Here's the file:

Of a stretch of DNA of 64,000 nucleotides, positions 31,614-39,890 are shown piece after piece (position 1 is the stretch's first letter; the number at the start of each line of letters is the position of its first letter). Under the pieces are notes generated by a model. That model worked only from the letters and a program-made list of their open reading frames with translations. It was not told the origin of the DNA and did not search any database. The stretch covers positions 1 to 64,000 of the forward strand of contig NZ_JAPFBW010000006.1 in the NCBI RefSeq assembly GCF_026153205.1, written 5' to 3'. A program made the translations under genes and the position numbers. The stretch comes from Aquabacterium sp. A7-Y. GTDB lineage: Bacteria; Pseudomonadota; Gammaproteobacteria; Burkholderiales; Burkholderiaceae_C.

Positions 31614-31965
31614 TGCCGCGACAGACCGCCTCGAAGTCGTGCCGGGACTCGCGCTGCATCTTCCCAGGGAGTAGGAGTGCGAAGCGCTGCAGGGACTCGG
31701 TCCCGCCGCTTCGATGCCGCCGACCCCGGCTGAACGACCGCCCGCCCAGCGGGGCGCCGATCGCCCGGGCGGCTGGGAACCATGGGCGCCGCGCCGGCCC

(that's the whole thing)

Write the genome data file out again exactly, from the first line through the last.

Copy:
Of a stretch of DNA of 64,000 nucleotides, positions 31,614-39,890 are shown piece after piece (position 1 is the stretch's first letter; the number at the start of each line of letters is the position of its first letter). Under the pieces are notes generated by a model. That model worked only from the letters and a program-made list of their open reading frames with translations. It was not told the origin of the DNA and did not search any database. The stretch covers positions 1 to 64,000 of the forward strand of contig NZ_JAPFBW010000006.1 in the NCBI RefSeq assembly GCF_026153205.1, written 5' to 3'. A program made the translations under genes and the position numbers. The stretch comes from Aquabacterium sp. A7-Y. GTDB lineage: Bacteria; Pseudomonadota; Gammaproteobacteria; Burkholderiales; Burkholderiaceae_C.

Positions 31614-31965
31614 TGCCGCGACAGACCGCCTCGAAGTCGTGCCGGGACTCGCGCTGCATCTTCCCAGGGAGTAGGAGTGCGAAGCGCTGCAGGGACTCGG
31701 TCCCGCCGCTTCGATGCCGCCGACCCCGGCTGAACGACCGCCCGCCCAGCGGGGCGCCGATCGCCCGGGCGGCTGGGAACCATGGGCGCCGCGCCGGCCC